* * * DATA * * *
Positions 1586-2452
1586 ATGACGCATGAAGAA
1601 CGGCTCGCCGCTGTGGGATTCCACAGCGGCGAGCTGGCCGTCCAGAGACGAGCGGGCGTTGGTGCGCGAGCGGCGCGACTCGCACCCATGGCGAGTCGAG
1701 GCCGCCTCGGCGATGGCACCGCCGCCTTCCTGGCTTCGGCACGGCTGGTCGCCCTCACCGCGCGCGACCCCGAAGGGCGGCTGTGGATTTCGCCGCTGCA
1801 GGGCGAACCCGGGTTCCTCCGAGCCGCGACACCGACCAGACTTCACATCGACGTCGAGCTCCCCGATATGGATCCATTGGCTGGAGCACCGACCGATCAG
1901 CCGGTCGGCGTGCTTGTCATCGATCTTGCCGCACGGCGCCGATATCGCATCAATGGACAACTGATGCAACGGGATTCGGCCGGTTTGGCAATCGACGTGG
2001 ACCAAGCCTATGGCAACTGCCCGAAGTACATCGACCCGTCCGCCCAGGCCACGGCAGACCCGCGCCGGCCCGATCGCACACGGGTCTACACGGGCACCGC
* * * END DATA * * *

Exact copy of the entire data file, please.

Positions 1586-2452
1586 ATGACGCATGAAGAA
1601 CGGCTCGCCGCTGTGGGATTCCACAGCGGCGAGCTGGCCGTCCAGAGACGAGCGGGCGTTGGTGCGCGAGCGGCGCGACTCGCACCCATGGCGAGTCGAG
1701 GCCGCCTCGGCGATGGCACCGCCGCCTTCCTGGCTTCGGCACGGCTGGTCGCCCTCACCGCGCGCGACCCCGAAGGGCGGCTGTGGATTTCGCCGCTGCA
1801 GGGCGAACCCGGGTTCCTCCGAGCCGCGACACCGACCAGACTTCACATCGACGTCGAGCTCCCCGATATGGATCCATTGGCTGGAGCACCGACCGATCAG
1901 CCGGTCGGCGTGCTTGTCATCGATCTTGCCGCACGGCGCCGATATCGCATCAATGGACAACTGATGCAACGGGATTCGGCCGGTTTGGCAATCGACGTGG
2001 ACCAAGCCTATGGCAACTGCCCGAAGTACATCGACCCGTCCGCCCAGGCCACGGCAGACCCGCGCCGGCCCGATCGCACACGGGTCTACACGGGCACCGC